Writing asynchronous JavaScript

This library — async.js — is excellent in writing asynchronous JavaScript. It’s one of JavaScript’s strengths and it’s only that often get really messy.

In my use case, there are a several data sets to fetch and populate into graphs. One way is to perform a for each loop and just AJAX requests to get dataset from the web server and adding it one by one. But why do that when you can do so asynchronously. Ideally, all sets of data should be downloaded at the same time and not one after another. Some data sets are larger than others and will take a longer time to complete, so we can always add the completed sets into the graph first.

With that library we can do something like:

[code language=”javascript”]
async.map([‘url1′,’url2′,’url3’], getUrl, function(err, results){


I’ll write more as I explore. Really nice library if you’re looking to do more than jQuery’s Defered.

WordPress cannot resize uploaded images?

Just encountered an issue where WordPress cannot resize my uploaded photograph to thumbnail, small or medium. All the radio buttons are grayed out but the full size option.

This is due to a certain module not installed. If you are using Ubuntu:

[code lang=”bash”]sudo apt-get install php5-gd[/code]

If you don’t have access, you might have to advise your web host to do so.

GD library is a simple image processing library used by WordPress to perform resizing and cropping.

Spider-Man spotted at NUS library

Always nice to see Spider-Man again.

Was mugging (studying) in school during study week as usual and this happened at around 130am.
Is this a NUSSU (student union) ‘event’ or is it some idiot trying to play the fool… or is it really SPIDEY???? 😛 See for yourself. Whatever it is, it was cool to relieve some of the stress from us muggers.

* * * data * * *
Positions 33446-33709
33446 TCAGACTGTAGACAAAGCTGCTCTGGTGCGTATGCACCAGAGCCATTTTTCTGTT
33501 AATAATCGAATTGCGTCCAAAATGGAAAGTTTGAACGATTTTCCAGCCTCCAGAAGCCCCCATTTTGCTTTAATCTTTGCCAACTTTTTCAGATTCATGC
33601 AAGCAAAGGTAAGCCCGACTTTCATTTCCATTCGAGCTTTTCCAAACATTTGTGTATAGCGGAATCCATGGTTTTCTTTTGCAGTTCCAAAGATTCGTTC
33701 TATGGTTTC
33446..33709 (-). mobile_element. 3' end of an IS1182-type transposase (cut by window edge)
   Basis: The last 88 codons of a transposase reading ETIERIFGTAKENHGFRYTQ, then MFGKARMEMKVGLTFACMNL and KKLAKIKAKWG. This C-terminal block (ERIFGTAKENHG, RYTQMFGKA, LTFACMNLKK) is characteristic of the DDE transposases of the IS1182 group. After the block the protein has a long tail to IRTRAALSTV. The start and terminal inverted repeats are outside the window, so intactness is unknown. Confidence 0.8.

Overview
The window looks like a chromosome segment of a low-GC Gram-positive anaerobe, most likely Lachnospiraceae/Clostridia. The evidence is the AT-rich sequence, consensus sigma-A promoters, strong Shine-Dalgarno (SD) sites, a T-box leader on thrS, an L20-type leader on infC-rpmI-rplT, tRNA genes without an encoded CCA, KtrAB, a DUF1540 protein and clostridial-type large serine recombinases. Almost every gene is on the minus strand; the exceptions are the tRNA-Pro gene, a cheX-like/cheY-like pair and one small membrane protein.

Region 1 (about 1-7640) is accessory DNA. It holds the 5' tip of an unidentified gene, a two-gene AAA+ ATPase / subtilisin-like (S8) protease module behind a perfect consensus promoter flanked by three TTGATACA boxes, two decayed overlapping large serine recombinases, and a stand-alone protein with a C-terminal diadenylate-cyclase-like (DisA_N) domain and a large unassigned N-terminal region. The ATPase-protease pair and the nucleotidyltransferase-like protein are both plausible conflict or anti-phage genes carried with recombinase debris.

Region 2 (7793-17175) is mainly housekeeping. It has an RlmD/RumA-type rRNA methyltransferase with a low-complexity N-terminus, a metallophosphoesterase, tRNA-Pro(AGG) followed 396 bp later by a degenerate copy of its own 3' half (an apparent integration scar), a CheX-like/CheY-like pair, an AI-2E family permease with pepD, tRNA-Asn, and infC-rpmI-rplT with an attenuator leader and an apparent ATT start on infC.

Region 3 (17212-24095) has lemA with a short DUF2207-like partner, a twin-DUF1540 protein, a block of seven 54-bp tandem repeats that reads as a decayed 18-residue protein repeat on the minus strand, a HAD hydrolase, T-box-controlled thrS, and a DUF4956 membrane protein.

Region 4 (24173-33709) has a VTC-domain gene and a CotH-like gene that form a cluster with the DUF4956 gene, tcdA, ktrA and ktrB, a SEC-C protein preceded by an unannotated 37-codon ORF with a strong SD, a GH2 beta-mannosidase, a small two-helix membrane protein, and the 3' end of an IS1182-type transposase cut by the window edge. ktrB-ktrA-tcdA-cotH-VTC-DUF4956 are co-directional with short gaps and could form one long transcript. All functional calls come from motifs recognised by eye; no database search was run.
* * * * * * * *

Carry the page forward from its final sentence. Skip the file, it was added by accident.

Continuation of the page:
Spiderman spotted at NUS central library 23/04/09

[via Daryl Li]

Writing silly introductions in books

I was browsing through some Java books at the Choa Chu Kang library yesterday. Yes it’s boring I know. One of the top I was intending to read up on was Java Swing. I have to implement some Java Swing stuff at school and I, for the 217067th time, do not like Java.

My complaints aside. I chance upon this really thick book – you know what they all say about thick books – The Definitive Guide to Java Swing.

The Definitive Guide to Java Swing book cover

And I flipped to the first few pages, probably the introduction. And yes, I always read prefaces and introduction. I felt that understanding the author’s background and intent for writing a book is important. It helps you deciding on book purchases too.

Here’s what The Definitive Guide to Java Swing has to say about Java:

About Java

Java is one of 13,000 islands that makes up Indonesia, whose capital is Jakarta. It is home to about 120 million people with an area about 50,000 square miles (132,000 square kilometers). While on the island, you can hear traditional music such as gamelan or angklung and enjoy Java’s main export, a coffee that is considered spicy and full-bodied, with a strong, slightly acidic flavor. The island also has a dangerous volcano named Merapi, which makes up part of the Pacific “Ring of Fire.” In 1891, on the island, Eugene Dubois discovered fossils from Pithecanthropus erectus, better known as Java man (homo javanensis).

The Definitive Guide to Java Swing about java

(The Definitive Guide to Java Swing about java.)

Pretty funny way of writing an introduction. Since most people who is going to read a non-beginner Java book, there’s no need to include an introduction on Java anyway.

Unfortunately the book’s learning curve is too steep – I am a beginner.

No one needs to buy Tuesdays with Morrie

My friend wanted to get Tuesdays with Morrie because he hears it’s a good book. Well, you don’t need to buy it. This is the amount of Tuesdays with Morries you can find in the national library:

I took this is Jurong Regional Library by the way. Sometimes you don’t really have to buy books. Save a little, get them from the library. (And spend the money buying food.)